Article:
Ichabod have been banging away in the northeast US for the better part of 15 years, but damn if I've never really run across them outside of a passing nature in all that time until now. It's kind of a shame, because if this record is any indication, there may be a couple of things I'm missing out on. Nothing exceptionally new is presented here, but all the right elements are in place, and if that's the case, who am I to complain?

Ichabod play a very accessible and bluesy form of stoner/doom that directly recalls an infinite number of bands that they are surely fans of; bands like Clutch, early Sabbath, Kyuss, Sleep, and pretty much the entire New Orleans sludge scene show up here in tiny little doses that sound like influences and homages rather than ripoffs. It's not necessarily the type of music I voluntarily reach for, but you can't argue with the good results here.

For the most part, all the songs here sound like a less commercial Clutch, or a more commercial Acid Bath, with some epic screaming parts thrown in for good measure and a glut of fun and rollicking atmosphere. The band never gets lost in their own doominess, which is a great thing. The songs are punchy and catchy and might stick in your brain after a few repeated listens. Many purists may turn a nose up, but the focus on complete songs rather than atmosphere wins out here, and this is an all-in-all fun record to listen to.

In particular, I thought the song "108" stood out, showcasing immense dynamics and balls to the wall riffing in the middle. - StereoKiller.com

"New Band to Burn One To / HEAVY PLANET presents... ICHABOD!"

"Fresh off of this year's Stoner Hands of Doom festival comes the pulverizing sounds of Boston-based band Ichabod. Although the band isn't really "new", the band has added a few members and a new sound. Featuring the powerful and passionate vocals of John Fadden, this band is about to unleash their latest cacophony "Dreamscapes From Dead Space" for the world to hear. Combining a heavy dose of muddied sludge, massive jaw-dropping riffs, soothing psychedelic overtones and an uppercut of Boston hardcore this band is sure to gain your respect. Mark your calendars because September 25th is the date when you will discover your next favorite band." - Heavy Planet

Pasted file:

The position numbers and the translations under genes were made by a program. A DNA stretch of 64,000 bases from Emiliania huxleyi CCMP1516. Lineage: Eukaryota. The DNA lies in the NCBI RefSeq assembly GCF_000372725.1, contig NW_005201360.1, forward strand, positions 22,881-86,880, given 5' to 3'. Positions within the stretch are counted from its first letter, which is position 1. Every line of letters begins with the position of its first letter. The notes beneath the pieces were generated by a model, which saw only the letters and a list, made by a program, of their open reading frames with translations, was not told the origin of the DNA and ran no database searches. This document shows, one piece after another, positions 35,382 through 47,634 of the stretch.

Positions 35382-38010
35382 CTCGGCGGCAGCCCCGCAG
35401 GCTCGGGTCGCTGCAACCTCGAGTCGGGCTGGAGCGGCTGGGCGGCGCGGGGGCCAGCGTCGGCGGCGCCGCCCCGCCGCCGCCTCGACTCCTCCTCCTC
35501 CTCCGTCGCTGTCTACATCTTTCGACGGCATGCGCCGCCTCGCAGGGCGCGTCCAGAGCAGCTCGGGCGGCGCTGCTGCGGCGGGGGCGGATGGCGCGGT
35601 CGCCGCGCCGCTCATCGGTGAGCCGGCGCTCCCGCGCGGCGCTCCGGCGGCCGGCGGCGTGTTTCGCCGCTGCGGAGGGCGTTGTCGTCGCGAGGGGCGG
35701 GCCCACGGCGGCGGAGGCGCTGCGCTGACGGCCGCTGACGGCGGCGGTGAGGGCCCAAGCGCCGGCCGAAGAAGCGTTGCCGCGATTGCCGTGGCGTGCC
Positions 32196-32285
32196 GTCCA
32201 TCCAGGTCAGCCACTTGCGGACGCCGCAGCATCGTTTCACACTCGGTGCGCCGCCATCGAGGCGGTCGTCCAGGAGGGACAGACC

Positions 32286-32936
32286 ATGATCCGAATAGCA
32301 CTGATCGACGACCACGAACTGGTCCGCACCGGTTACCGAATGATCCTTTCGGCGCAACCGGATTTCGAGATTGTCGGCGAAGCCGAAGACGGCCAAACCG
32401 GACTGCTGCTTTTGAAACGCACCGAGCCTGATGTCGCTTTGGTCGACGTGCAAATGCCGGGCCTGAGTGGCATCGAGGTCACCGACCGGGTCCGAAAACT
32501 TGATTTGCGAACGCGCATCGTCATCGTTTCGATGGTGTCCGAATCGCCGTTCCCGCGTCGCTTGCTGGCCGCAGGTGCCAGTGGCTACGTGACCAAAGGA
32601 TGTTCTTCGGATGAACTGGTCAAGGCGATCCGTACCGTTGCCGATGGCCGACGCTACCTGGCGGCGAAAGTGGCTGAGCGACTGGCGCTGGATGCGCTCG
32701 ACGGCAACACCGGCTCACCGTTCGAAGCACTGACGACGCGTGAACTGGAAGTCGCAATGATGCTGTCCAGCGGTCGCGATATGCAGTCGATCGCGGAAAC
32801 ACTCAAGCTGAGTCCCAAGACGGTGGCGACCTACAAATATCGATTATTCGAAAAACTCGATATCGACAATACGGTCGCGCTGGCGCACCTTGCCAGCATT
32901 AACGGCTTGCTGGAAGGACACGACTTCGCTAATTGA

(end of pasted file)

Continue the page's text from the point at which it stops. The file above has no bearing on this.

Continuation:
Still working on that hot first release.



After 10+ years of blazing trails in the psych/sludge/doom/metal scene, Boston rockers Ichabod had finally reached a plateau. 

Hoping to continue their personal and musical ascents, the band began to experiment with new tunings, sounds, symbolism, and structures in their songwriting. As with most change, there came growing pains-original singer Ken MacKay and the band decided to gracefully part ways due to variance over the direction much of the new material was taking.

After four acclaimed studio albums (Living Through the End, Let the Bad Times Roll, Reaching Empyrean, and 2012), it appeared as if the sojourn was over.

Remaining members Greg Delaria(bass), Dave Iverson(guitar), and Phil MacKay(drums) did not want to see the fruits of their labor go to waste however. The band had recorded a 40+ minute composition that is a conceptual piece, a salutation to the prog-rock masterpieces of the seventies and more modern epics like Monster Magnets Tab, Sleeps Jerusalem, and Iceburns Hephaestus. The musical movements are meant to mimic the movement of a mighty river, specifically the one to which the moniker was dedicated. 

Ichabod had also penned another full lengths worth of original songs which were an artistic extension of all their preceding material. They did not want Merrimack and the untitled collection to go unheard, so decided to employ the talents of longtime friend John Fadden on vocals and complete the catalogue before decommissioning. 

Ichabod saw the time of flux as opportune for adding to their sonic assault; guitarist and friend Jay Adam was recruited as a second guitar player to ensure the wall of sound would be complete. 

Once Fadden and Adam came aboard, the new energy in the rehearsal room was palpable. The brilliant historical/metaphorical lyrics John scribed for Merrimack and the words and melodies he was imparting with the newest material, along with Iverson and Adams' duel guitar mugging, caused an enthusiasm in the band that altered the plan to record their swan song(s) and fade into the sunset.

Ichabod is once again playing shows and actively documenting the newest music with a newfound vigor and earnestness. Both Merrimack and Dreamscapes from Dead Space (tentative working title) are being recorded/produced by Glenn Smith at Amps Vs. Ohms studios in Cambridge, MA and should be released within the year by Rootsucker Records.

Born along the banks of the historical Merrimack River in Lowell, MA. the band weaves together a crushing brew of Stoner rock, industrial, doom, sludge, psychedelia, and bludgeon it with the saltiness of Boston Hardcore. The band puts no limitations on their sound which leaves them able to navigate fluidly through genre's without anyone being able to label them as any one in particular.

Band Members